Anyway, no matter what sort of external storage you use, you will be facing the same challenges and would have to write a plugin to manage these in Kirby. There is no way to write meta data files for non existing (as in not in the file system) images.

The easiest way is to store your images in the page/site object and then use a CDN to serve your images as already suggested by @bvdputte, even though it means that you need storage space and performance right on the web server.

Thanks for the all the advice. I think I’ll go with just uploading the image assets directly to the Kirby server. My initial hesitation were a few reasons:

  • I wanted my /content/ folder to be under version control, but didn’t want to bloat the Git repo with image assets.
  • The “free” storage space for all Google App Engine instances is 1GB (collectively), which is more than enough for us to start with, but I worry we’ll hit his eventually. (In comparison, Google Cloud Storage includes 5GB.)
  • Updating Google App Engine sometimes requires uploading all files from scratch (this is rare, as GAE is usually smart enough to only upload the differences) but I wanted to avoid issues where I’m re-uploading all image attachments.

However, the usefulness of having assets show up normally in the panel outweighs these concerns. The cost of surplus storage is negligible for the convenience.

In terms of CDN, we’d be using Cloudflare, so I think we should okay. (If I stick with Google Cloud Storage, it’d be multi-regional storage and could not be CDN’d by Cloudflare.)

Yep, definitely (and some more characters).

But, I just realized one annoying issue: I won’t be able to take advantage of GCS’s live-resizing and I cannot use Kirby’s resizing in production. Google App Engine prohibits write-access to the filesystem.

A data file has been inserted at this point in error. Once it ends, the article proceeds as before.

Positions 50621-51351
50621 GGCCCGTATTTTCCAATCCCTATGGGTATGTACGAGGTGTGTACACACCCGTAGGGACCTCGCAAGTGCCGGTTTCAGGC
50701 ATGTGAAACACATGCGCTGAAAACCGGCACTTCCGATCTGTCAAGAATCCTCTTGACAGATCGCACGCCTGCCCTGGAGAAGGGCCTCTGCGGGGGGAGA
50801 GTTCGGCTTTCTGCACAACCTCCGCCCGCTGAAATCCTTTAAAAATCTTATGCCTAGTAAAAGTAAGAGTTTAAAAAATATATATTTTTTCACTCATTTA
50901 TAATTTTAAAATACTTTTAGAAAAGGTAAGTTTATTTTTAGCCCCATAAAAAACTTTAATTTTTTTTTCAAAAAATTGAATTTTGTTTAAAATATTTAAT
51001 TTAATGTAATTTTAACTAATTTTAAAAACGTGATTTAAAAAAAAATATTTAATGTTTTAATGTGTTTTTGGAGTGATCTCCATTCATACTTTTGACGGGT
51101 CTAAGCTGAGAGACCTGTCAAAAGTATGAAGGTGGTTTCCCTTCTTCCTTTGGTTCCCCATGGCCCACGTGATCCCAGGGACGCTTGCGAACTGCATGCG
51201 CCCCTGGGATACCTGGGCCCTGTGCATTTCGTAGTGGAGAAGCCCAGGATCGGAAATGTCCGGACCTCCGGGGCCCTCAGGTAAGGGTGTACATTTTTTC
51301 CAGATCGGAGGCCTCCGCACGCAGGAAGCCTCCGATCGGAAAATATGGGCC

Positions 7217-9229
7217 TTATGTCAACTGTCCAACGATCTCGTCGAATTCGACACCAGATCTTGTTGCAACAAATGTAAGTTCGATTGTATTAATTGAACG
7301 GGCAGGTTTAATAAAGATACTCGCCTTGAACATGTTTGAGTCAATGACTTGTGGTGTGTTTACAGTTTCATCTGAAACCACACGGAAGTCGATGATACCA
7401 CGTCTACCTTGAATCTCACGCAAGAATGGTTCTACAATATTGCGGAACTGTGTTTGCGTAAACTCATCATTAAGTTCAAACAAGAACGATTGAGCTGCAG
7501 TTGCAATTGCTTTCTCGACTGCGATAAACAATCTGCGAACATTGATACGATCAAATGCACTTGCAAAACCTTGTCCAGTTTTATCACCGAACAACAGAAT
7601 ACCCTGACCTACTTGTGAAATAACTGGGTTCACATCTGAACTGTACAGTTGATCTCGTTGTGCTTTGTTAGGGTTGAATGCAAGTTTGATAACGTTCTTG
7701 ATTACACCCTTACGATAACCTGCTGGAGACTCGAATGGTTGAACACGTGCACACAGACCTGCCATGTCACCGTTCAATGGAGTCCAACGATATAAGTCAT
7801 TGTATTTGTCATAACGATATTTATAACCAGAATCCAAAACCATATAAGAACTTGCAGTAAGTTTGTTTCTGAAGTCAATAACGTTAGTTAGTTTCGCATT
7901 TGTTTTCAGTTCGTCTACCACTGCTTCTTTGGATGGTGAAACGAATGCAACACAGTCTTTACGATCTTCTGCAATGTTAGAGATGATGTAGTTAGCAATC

How can you use the Panel then?

We would only use the Panel on a staging server (not on GAE). When we push to GAE, it’d essentially be a read-only snapshot of what staging had.

Then I guess you have two options:

You can ignore *.jpg or *.png etc in git if you want…

Definitely, but that doesn’t make sense if you push a snapshot from staging to production?

Why would it bloat the repo anyway? How many images are we talking about? I have a few sites that total anything up to 500mb due to lots of images. Git and Kirby handles it just fine.

If the individual files are large (several megabytes or more), an option is Git LFS. I’ve not used it personally, but it was built for this very problem.

Side question:

How did you set up your yaml for GAE? I want to use it as well, but how can I get it to work with dynamic content such as /projects/porjects-ID. Right everything except for the index is broken. Not even /projects works. Example:

runtime: php55
api_version: 1


# Static files
- url: /dist/
  static_dir: dist
- url: /assets/
  static_dir: assets
- url: /img/
  static_dir: img
- url: /js/
  static_dir: js
- url: /vendor/
  static_dir: vendor
- url: /content/
  static_dir: content

# Everything else to PHP
- url: /
  script: index.php
- url: /about.php
  script: about.php
- url: /careers.php
  script: careers.php
- url: /projects
  script: projects
- url: /blog
  script: blog